The US has sanctioned billions of dollars in new subsidies for carbon capture technology. It is a signature part of the climate package that President Biden signed into law in August. Proponents claim that the $370 billion sanction will help America meet its climate goal. And this claim is coming in from both sides of the political divide.
Both the Democrats and the Republicans claim that the pipelines and tax credits could bring will help Americans earn a handsome profit and help the US meet its climate goals.
But with years of bad results behind them, such carbon capture experimentation hits many climate scholars as a gift to chemical, industrial agriculture, and fossil fuel companies. These companies have been seeking a lucrative way to be perceived as green. The steep increase in tax credits, which has been pursued by every major fuel company, will go for a technology that has not been promising in many of the trials.
These incentives of tax credits are already propelling the oil and gas giants. What is at stake is the chances of an even bigger carbon footprint. The companies include Sempra, ExxonMobil, and Occidental Petroleum. All three are poised to send out huge payments in tax rebates.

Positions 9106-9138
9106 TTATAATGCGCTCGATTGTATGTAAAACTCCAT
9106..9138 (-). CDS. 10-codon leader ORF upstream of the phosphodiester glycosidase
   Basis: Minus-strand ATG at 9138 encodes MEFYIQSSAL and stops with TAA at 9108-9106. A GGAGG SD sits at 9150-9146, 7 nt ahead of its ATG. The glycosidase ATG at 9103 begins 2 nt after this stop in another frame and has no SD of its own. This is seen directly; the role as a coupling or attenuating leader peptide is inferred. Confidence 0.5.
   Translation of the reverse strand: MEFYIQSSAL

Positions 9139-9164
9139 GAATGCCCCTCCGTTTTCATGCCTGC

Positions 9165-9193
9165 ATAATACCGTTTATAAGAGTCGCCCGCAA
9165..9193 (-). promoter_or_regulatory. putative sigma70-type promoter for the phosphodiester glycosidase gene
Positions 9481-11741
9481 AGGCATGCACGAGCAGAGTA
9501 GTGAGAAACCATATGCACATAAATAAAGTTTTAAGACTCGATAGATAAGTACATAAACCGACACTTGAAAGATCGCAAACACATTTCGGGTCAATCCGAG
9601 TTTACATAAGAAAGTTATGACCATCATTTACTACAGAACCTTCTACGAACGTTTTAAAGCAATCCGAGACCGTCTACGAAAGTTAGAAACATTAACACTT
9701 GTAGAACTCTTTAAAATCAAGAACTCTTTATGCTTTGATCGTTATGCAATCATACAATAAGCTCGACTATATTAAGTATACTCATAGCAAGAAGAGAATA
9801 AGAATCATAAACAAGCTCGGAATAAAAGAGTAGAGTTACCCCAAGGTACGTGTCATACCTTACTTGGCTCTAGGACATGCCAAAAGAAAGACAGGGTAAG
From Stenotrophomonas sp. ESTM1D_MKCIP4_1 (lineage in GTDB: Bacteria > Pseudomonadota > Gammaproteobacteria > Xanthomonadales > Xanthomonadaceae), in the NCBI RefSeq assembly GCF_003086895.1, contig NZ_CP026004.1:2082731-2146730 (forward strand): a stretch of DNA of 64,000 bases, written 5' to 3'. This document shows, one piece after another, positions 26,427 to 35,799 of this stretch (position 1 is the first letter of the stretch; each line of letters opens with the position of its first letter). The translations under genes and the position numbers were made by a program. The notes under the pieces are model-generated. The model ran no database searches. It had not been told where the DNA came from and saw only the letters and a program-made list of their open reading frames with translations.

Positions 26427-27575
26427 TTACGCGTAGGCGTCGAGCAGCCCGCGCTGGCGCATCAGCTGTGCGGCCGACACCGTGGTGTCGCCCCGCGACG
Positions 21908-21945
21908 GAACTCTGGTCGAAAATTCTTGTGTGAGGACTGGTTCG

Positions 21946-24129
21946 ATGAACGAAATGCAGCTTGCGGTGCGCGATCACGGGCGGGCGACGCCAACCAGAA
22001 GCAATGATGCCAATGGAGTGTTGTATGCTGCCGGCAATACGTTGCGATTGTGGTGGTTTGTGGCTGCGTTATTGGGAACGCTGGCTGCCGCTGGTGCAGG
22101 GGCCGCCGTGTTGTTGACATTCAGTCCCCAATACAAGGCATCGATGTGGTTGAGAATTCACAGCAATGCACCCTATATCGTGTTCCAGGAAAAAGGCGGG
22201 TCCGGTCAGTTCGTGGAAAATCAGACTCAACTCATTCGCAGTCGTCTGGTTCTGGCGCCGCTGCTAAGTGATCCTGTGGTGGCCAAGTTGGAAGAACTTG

The American government is giving a huge government subsidy so that its environmental targets are met. And in exchange, the companies have promised huge tax rebates to landowners who will be affected by the pipelines that will crisscross the Midwest landscape.
But while the ruling Democrats led by President Biden expected the billions of dollars in subsidies to bring about meaningful climate action. But what many activists and politicians overlooked was that good money was spent on bad decisions to win the huge investments in renewable energy and electric vehicles.
Occidental Petroleum, for instance, would be able to use tens of millions, and even hundreds, of dollars of federal subsidies to trap carbon that will be injected into wells to extract what it calls net-zero oil. This has led critics to call it brazenly misleading.